US Airstrikes Take On ISIS Terrorist ‘Drone Experts’

(Air National Guard photo by Senior Airman Michael Quiboloy/Released)

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Saagar Enjeti White House Correspondent
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U.S. airstrikes have targeted Islamic State drone experts in Syria in recent days, reflecting deep fear within the Pentagon regarding the growing technical threat, Central Command revealed in a Friday statement.

CENTCOM noted that the death of one particular expert, Abu Salman, “greatly disrupts ISIS’ development of weaponized drones and testing of new software.” The other two experts targeted “were responsible for manufacturing and modifying commercially produced drones.” All three were killed near the Mayadin area of Syria in the middle Euphrates River valley, where U.S. commanders expect the terrorist group to make its last stand.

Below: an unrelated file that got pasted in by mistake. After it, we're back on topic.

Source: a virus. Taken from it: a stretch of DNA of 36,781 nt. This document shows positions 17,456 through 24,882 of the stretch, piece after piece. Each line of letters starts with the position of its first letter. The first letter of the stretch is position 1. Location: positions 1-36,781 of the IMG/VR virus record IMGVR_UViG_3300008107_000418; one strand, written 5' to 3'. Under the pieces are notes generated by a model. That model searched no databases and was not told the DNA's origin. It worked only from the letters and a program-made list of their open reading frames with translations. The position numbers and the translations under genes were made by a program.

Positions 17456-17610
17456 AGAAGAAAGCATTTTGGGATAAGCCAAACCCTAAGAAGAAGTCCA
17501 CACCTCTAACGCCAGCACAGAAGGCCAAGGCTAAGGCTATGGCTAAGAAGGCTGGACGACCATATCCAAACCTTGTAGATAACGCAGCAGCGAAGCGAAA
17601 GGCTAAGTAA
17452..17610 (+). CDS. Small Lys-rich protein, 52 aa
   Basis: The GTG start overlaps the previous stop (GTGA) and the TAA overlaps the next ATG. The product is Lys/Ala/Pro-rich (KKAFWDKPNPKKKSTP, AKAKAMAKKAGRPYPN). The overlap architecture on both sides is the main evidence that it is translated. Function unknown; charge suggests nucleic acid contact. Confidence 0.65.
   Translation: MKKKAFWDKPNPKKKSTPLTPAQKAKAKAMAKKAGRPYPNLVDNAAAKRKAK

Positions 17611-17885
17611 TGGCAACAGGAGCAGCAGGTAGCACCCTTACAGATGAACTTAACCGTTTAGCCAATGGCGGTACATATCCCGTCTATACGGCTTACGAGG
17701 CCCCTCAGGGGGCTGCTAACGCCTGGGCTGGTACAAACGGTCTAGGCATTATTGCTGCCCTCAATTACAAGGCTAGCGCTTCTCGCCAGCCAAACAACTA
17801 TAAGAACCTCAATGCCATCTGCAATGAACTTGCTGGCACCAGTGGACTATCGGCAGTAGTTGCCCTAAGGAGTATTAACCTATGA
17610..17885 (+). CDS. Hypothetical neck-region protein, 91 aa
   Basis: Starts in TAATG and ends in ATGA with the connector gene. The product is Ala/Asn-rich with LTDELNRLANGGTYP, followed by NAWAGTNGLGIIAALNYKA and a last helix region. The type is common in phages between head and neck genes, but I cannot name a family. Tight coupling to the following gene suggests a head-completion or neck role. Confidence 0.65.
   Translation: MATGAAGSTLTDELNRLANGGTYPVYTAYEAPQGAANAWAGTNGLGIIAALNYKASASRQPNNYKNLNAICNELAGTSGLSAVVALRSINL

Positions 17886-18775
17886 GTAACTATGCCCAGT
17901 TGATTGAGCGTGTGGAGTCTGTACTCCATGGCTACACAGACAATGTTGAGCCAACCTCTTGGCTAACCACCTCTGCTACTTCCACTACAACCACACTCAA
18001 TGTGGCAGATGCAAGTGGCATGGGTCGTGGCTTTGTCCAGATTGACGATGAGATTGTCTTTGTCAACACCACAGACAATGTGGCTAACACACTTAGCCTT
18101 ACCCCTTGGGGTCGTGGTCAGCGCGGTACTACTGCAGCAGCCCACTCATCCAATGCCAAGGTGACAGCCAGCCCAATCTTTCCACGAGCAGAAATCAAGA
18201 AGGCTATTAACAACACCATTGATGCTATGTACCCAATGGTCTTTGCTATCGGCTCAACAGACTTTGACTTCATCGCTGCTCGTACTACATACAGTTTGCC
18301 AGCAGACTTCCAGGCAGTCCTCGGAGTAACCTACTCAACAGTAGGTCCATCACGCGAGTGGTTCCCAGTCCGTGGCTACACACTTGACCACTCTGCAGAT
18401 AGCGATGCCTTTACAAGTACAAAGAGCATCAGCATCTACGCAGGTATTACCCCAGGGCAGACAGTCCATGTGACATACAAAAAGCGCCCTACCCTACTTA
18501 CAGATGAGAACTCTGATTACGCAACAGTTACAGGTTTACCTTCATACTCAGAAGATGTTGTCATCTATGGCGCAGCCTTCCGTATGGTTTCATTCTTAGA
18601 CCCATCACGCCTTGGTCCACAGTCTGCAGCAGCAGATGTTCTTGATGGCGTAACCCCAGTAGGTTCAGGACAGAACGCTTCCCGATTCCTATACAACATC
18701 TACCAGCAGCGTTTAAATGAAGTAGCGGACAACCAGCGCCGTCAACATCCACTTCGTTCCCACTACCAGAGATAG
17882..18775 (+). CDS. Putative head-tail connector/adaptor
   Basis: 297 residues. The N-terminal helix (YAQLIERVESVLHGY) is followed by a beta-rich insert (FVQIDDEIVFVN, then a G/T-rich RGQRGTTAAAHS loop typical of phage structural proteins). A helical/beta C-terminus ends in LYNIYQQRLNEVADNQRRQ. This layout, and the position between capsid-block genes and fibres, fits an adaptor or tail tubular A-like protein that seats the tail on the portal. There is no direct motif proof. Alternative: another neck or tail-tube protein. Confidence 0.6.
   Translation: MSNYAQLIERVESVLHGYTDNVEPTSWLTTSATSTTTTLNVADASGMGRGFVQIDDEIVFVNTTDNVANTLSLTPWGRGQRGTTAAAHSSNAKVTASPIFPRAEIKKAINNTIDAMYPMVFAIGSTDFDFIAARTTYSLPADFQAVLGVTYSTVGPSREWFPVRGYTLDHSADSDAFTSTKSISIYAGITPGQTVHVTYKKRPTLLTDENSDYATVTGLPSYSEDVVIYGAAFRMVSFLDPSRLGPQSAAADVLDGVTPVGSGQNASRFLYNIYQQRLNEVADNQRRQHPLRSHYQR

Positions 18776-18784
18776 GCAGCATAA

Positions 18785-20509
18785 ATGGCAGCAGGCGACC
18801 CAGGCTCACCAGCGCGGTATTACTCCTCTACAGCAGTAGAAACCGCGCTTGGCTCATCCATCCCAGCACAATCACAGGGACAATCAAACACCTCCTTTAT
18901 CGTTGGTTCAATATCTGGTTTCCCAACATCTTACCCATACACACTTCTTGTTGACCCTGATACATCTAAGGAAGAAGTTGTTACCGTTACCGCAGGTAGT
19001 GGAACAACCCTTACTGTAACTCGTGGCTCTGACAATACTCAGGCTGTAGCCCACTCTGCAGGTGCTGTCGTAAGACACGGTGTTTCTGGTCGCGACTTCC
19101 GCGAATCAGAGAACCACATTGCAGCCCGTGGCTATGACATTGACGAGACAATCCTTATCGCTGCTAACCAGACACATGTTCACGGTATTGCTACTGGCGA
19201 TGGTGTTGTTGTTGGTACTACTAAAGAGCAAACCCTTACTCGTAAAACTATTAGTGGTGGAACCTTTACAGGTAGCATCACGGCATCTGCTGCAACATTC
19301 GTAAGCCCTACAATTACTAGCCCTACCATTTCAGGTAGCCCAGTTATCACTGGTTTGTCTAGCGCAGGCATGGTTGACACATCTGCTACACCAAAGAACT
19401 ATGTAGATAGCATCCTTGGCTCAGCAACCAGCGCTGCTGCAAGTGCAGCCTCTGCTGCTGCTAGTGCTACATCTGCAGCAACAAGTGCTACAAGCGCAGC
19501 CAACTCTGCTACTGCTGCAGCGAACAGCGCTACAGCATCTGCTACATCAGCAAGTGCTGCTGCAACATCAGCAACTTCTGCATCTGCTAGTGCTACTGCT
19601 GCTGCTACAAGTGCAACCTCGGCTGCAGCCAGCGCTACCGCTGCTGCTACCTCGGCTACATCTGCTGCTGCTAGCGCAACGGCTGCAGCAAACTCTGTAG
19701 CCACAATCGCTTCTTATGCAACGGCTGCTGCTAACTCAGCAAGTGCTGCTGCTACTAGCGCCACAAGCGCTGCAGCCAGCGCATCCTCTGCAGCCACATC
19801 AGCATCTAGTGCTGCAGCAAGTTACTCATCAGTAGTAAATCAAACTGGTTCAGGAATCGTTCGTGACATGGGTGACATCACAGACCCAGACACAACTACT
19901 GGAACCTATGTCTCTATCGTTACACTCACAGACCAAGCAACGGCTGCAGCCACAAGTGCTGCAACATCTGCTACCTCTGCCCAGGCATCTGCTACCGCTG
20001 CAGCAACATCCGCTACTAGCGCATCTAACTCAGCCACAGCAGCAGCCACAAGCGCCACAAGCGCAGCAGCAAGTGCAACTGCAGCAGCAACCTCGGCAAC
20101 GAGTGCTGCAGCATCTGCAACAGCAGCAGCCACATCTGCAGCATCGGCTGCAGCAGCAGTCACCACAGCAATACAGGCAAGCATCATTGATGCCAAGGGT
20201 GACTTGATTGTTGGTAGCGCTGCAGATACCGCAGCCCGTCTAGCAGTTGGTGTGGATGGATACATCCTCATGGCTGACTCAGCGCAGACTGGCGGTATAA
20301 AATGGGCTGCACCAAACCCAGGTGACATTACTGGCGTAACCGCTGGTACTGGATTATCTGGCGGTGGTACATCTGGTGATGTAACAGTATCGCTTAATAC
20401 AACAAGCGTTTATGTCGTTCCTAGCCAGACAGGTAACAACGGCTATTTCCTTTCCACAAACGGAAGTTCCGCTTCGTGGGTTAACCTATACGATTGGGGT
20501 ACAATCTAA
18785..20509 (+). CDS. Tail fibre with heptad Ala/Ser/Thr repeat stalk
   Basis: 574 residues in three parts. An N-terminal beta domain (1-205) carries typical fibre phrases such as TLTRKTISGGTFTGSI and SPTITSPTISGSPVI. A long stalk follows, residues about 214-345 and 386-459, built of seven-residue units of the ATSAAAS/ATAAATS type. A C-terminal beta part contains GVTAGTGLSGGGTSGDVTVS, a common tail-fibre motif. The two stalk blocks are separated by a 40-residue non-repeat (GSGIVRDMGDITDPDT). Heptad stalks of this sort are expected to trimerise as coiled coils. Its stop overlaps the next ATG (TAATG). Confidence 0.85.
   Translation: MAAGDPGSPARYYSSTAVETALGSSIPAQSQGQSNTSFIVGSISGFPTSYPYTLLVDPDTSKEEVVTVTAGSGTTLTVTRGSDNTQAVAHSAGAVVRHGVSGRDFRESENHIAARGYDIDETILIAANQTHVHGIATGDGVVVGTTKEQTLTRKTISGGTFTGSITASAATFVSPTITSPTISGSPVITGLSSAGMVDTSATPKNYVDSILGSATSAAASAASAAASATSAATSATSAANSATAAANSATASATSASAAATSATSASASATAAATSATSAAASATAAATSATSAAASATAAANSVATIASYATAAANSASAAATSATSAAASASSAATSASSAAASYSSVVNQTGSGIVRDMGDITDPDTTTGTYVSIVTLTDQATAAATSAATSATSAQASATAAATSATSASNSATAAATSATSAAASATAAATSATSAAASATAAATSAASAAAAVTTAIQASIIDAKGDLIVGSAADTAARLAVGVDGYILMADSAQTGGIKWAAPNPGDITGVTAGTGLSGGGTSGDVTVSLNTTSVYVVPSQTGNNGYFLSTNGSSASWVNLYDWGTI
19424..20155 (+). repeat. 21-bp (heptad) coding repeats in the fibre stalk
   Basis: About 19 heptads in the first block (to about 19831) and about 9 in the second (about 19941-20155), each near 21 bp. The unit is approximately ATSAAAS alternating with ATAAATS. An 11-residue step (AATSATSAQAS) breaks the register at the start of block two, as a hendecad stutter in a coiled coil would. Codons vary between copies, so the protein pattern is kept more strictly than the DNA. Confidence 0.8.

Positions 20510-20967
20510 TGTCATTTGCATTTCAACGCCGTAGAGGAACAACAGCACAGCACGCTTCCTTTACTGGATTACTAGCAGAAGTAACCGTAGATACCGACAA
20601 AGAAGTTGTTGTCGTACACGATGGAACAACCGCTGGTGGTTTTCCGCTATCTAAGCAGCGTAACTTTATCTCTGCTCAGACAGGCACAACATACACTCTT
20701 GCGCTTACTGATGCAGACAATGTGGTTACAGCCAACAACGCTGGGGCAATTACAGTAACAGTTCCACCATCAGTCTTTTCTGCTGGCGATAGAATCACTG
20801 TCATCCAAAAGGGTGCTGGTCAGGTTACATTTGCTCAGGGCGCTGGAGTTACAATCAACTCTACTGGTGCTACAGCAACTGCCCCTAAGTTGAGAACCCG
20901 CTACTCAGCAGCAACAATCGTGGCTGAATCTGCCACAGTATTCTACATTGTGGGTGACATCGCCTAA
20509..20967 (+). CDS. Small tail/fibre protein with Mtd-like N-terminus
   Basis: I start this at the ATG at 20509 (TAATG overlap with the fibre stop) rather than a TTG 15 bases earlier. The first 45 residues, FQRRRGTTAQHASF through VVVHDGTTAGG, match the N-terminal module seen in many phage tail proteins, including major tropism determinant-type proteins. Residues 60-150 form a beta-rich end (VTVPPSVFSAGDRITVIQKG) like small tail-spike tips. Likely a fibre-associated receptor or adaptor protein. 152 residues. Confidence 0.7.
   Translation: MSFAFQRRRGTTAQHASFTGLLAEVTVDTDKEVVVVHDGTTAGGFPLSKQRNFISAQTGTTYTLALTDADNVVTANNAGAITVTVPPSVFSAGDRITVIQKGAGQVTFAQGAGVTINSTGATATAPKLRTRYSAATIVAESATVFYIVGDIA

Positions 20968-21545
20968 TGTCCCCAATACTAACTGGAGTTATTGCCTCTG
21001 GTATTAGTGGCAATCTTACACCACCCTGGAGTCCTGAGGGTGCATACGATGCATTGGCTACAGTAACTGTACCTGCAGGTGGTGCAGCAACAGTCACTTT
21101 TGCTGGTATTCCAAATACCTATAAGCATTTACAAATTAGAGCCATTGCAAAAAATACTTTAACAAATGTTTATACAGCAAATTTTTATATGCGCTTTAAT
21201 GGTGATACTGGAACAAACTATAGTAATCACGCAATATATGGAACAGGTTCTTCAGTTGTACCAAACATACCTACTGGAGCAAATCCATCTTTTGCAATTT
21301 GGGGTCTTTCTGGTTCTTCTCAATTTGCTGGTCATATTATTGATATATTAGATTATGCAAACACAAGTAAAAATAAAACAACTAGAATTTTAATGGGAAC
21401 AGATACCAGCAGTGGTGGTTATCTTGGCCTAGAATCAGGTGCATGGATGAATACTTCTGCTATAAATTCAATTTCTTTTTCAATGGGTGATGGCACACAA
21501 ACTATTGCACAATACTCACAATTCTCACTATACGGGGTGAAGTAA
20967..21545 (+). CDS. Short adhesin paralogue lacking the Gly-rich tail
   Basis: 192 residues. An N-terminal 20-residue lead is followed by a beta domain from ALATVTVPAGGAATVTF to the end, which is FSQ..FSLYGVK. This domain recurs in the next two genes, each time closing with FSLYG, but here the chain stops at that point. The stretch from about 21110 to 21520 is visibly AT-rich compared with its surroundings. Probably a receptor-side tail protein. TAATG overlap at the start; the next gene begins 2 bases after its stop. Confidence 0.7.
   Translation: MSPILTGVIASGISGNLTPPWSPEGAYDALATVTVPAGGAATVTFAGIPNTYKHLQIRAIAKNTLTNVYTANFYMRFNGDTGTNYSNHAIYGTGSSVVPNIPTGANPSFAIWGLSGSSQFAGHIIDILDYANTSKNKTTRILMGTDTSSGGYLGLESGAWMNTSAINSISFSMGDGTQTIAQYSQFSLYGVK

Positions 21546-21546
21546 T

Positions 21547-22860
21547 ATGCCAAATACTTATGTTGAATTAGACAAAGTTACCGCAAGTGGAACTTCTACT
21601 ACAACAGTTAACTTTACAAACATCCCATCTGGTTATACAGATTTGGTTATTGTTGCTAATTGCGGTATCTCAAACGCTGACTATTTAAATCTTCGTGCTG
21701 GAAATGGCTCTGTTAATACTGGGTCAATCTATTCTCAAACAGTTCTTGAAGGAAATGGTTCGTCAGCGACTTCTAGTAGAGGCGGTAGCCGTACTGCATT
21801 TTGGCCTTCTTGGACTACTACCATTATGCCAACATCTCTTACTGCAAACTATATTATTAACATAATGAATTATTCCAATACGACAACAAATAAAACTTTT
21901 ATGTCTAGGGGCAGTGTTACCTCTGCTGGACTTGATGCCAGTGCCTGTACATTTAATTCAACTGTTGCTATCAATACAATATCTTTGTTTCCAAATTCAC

“The removal of these three highly skilled ISIS officials disrupts and degrades ISIS ability to modify and employ drone platforms as reconnaissance and direct-fire weapons on the battlefield,” Operation Inherent Resolve Spokesman Army Col. Ryan Dillon told Pentagon reporters Thursday.

The Pentagon is so weary of the threat of commercial drones that it has commissioned a $700 million effort for U.S. defense contractors to try to find solutions to the threat, including using lasers to shoot them out of the sky. The program is reportedly in response to worries that U.S.  bases in Syria could be vulnerable to ISIS drone attacks, and it sees the broader trend in warfare.

Commercial drone use by the terrorist group is becoming an increasing concern for the U.S. military and Counter Terrorism professionals defending the homeland. “I think the expectation is that it’s coming here imminently. I think they are relatively easy to acquire, relatively easy to operate, and quite difficult to disrupt and monitor,” FBI Director Christopher Wray told the U.S. Congress Thursday of the threat of drone use by ISIS.

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